This year, 2013 marked a confluence of several celebrations. The first of Hanukkah, the Jewish celebration of an ancient miracle, converted in the USA into a Christmas like buying frenzy. The US holiday of Thanksgiving, the traditional celebration of thanks to the indigenous for saving an early colony of imperialists, this year converted into the day before Black Friday, another day of conspicuous acquisition. The Panamanian celebration of Independence from Spain, this year celebrated twice, once on the 28th, the actual date of the holiday and the 2nd of December the government mandated day off from work.
I noticed even the Todo a Dollar store in Boquete had a Black Friday sale this year; consumerism is contagious. The really big parade this year to celebrate Panama’s independence from Spain was held the day after Black Friday, on Small Business Saturday, another new spending day yet to be imported from the US.
The parade, not the shopping, started late, about 1pm as the Mayor waited for national dignitaries; most of whom did not arrive. I saw the guest list, the President of the Republic was invited, he did not attend, nor did most of the other national dignitaries. The various presidential candidates were invited but they also did not attend, Boquete is a backwater, not enough votes to influence the election; not worth the trip.
The parade started as is traditional with the Bomberos, the fire department, then the border police, a military without the title and the national police. Then came over 200 bands, the parade was still going when I returned to town at 9:30PM making driving near impossible.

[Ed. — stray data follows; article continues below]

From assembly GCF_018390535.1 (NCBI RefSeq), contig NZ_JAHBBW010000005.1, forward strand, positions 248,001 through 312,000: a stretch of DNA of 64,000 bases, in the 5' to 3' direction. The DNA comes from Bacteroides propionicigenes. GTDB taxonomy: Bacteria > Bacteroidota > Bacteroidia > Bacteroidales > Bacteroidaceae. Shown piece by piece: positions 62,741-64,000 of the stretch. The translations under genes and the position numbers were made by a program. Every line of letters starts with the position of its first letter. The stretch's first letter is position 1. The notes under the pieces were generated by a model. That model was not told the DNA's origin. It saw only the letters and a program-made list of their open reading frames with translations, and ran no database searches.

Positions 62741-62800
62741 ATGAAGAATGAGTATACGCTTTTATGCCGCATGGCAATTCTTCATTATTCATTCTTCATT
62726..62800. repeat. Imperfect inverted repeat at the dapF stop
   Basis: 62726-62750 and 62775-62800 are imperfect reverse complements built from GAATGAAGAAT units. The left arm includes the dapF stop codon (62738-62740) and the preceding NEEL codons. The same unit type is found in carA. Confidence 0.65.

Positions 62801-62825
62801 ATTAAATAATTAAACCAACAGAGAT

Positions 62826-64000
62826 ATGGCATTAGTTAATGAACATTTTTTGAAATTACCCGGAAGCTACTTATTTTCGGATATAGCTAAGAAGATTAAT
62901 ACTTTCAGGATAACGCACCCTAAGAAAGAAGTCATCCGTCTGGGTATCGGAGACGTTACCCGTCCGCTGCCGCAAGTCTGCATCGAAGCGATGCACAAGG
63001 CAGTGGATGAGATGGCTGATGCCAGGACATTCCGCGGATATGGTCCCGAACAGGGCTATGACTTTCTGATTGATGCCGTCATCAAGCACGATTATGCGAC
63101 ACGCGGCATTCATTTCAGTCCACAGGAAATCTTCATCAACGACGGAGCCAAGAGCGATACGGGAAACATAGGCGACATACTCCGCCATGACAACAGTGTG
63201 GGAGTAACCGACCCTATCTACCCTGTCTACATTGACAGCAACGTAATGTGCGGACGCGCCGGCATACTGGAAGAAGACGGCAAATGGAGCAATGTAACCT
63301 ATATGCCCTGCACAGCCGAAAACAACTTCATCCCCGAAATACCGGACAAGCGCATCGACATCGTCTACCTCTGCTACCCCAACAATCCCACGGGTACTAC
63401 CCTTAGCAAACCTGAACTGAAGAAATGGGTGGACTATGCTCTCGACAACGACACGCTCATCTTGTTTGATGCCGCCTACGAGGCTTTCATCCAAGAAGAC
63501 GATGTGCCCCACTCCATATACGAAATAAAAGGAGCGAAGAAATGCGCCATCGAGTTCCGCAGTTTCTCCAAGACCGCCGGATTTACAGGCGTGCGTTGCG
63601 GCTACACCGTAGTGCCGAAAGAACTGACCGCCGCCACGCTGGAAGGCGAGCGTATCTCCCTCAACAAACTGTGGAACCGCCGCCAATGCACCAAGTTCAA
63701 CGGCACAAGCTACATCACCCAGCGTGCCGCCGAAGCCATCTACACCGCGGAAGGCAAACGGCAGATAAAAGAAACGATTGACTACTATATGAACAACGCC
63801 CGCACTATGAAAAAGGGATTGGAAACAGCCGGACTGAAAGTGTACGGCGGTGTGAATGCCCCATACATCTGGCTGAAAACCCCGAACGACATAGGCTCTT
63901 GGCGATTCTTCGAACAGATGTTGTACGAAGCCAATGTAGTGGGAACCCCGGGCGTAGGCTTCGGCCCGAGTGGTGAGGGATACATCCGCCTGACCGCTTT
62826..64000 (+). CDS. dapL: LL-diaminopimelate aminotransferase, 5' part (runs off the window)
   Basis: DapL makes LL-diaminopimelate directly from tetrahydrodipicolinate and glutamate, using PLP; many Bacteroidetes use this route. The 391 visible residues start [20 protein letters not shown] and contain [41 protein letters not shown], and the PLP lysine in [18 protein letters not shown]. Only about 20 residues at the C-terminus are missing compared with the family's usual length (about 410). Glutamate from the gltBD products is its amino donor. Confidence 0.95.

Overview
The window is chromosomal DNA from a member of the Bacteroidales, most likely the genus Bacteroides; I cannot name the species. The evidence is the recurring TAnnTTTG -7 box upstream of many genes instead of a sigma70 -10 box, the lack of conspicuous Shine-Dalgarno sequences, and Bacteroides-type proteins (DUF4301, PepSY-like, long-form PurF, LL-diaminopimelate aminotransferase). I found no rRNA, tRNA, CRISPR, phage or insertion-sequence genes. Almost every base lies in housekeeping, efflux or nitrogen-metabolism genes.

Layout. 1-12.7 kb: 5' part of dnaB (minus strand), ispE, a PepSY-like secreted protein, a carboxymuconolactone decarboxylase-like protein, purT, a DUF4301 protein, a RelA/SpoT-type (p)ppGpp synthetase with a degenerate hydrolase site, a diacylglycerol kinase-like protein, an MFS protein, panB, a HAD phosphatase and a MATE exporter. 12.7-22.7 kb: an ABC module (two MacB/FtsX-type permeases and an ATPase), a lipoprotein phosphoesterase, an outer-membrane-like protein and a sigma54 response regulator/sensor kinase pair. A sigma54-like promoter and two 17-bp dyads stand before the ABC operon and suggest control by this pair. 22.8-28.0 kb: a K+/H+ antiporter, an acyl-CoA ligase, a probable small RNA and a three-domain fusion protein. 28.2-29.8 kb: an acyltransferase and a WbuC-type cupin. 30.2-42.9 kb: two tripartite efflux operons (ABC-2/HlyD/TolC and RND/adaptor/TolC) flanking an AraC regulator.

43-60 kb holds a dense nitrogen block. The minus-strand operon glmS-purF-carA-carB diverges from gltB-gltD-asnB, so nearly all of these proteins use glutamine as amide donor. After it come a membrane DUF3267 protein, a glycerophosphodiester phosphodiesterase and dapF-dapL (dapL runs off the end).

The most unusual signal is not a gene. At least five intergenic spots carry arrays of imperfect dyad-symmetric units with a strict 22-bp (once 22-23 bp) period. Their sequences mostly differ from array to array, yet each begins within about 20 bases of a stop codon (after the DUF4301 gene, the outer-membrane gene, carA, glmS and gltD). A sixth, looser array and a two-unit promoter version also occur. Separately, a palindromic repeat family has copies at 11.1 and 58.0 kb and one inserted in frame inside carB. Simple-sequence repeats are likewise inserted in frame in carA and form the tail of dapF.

Boquete will be mobbed through Monday with tourists from Panama and other venues. The tourists are good business for hotels and restaurants and these people are avoiding the buying frenzy since Boquete has little to offer in stores for seasonal purchasing.
Am I cynical, not at all. I love the parades, I prefer letting other people deal with the traffic and congestion and the all night disco noise but I do believe in tradition and this is a great traditional celebration in Panama. A few nights of discos and drums help to make it even more memorable.
The sad part of all of this is seeing the blatant commercialism of the United States traveling south into Panama. If you visit any mall in Panama from now until after Christmas you might find parking scarce and crowds large. December 8, coming very soon is Mothers Day in Panama, a real holiday and major gift giving day, followed by Christmas, so remember the paraphrasing of a voters plea in Chicago, Buy early and buy often, welcome to Panama.